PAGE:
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School Chief Answers 'Home Grab' Criticism

August 16, 1987

This is in response to Sam Hall Kaplan's article "Schools Fail to Justify Home Grab" (Aug. 2).

1--He stated that new school sites were reduced from 42 to 30 and that the 12 remaining sites were "spared."

The fact is that the identification of locations for the remaining 12 new school sites has been postponed only until the passage of the pending Roos Bill, which will allow the district incentives to build schools on less acreage than would now be required.

2--He stated that the 22 schools closed between 1982 and 1984 were an indication of the district's failure to plan for a growing enrollment.

He did not make mention that the 22 schools are many miles away from the overcrowded neighborhoods.

3--He stated that the district's need to construct schools is based on the fact that the state has made available "a few hundred million dollars of construction funds" and further that these funds could "nicely pad a bureaucracy from periodic budget cuts."

It should be noted that these funds generated through the State Allocation Board can be used only for the project for which they were requested.

4--He stated that questions asked by the "targeted communities," such as why homes must be taken for school playgrounds, often used for parking, have not been answered.

Members of the Board of Education and district staff have met numerous times with community groups regarding such issues. It should be noted that the City of Los Angeles requires the district to provide off-street parking for teachers at the rate of one parking space per classroom.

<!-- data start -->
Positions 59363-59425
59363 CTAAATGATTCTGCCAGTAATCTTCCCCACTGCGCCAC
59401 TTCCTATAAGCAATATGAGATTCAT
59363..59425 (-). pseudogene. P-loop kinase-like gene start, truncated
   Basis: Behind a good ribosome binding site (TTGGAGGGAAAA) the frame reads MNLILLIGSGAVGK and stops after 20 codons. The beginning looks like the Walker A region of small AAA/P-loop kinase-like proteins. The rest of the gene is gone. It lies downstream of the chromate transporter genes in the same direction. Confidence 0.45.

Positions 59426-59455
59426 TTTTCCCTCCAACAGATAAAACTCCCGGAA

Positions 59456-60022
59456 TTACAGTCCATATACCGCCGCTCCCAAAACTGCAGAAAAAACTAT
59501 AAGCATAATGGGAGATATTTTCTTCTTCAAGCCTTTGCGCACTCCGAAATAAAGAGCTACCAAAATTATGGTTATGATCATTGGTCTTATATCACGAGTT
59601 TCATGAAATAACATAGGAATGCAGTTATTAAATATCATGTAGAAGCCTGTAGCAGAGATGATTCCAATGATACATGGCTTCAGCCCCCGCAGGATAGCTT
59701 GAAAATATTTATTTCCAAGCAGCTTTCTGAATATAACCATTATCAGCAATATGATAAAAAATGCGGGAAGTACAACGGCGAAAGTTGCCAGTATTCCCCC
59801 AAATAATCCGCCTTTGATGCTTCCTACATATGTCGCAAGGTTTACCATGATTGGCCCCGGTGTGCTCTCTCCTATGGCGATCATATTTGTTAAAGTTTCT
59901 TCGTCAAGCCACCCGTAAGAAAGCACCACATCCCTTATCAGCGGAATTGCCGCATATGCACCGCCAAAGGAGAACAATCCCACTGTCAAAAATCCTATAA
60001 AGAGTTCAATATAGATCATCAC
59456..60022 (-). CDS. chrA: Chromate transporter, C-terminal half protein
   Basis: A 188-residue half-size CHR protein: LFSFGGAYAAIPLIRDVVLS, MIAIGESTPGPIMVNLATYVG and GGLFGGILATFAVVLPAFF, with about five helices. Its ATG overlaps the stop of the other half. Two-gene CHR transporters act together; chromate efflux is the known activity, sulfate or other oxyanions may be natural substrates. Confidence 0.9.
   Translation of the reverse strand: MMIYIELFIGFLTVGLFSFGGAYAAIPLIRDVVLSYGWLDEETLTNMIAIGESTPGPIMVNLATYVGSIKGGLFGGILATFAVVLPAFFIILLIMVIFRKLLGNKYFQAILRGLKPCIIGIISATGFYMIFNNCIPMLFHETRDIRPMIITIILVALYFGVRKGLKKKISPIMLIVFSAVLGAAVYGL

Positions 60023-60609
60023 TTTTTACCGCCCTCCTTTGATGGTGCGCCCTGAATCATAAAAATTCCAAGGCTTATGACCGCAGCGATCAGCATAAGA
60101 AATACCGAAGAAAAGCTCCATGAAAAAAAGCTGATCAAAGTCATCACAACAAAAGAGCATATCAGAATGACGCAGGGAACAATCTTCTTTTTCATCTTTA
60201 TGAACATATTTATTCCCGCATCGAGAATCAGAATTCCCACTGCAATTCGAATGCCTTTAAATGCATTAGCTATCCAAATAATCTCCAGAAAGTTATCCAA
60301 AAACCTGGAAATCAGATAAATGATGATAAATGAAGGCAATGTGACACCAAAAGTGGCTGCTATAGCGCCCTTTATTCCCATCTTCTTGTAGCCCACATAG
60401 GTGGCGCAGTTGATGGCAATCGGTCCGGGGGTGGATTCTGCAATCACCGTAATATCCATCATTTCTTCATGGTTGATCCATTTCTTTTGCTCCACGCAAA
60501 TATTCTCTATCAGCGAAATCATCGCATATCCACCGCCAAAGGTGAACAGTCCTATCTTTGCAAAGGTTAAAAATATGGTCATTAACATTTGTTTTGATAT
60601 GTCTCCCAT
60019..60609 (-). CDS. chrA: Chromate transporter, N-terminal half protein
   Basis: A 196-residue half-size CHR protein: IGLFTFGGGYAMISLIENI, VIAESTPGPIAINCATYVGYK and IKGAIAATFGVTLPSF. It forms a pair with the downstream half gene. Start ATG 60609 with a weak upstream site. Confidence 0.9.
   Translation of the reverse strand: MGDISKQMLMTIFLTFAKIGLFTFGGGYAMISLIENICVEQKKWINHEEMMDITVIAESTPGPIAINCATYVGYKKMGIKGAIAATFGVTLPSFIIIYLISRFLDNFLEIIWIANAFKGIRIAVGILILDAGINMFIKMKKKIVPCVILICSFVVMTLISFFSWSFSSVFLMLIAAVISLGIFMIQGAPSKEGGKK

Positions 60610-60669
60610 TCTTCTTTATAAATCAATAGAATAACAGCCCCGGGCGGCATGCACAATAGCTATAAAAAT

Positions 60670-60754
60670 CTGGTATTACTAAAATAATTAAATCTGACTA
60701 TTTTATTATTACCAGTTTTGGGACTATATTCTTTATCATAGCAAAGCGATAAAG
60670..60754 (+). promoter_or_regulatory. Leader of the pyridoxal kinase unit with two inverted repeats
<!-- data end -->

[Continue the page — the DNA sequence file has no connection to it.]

5--He stated that the district has not worked with the city Planning Department, and further, that the city planners are just now beginning to ask questions about school district plans.

Documentation is available that will support district efforts to work with city planning officers and with the commission on these specific sites.

Further, in its desire to improve the school site selection process, the Board of Education has adopted a new set of guidelines which specifically includes the city Planning Department staff early in the process of identifying and evaluating sites. Concurrently, the city Planning Department staff is developing a plan of action which similarly envisions the early inclusion of department personnel in the school planning process. Both agencies are committed to interaction beginning at the preliminary stages of planning school facilities.

One final point:

Even if the demographic studies of future student enrollment developed by Criterion Inc., and district staff were not to be considered, the fact remains that the number of students who cannot be accommodated today at schools in their neighborhood fully justifies the district's housing efforts.

LEONARD M. BRITTON

Los Angeles

Britton is superintendent of the Los Angeles Unified School District.

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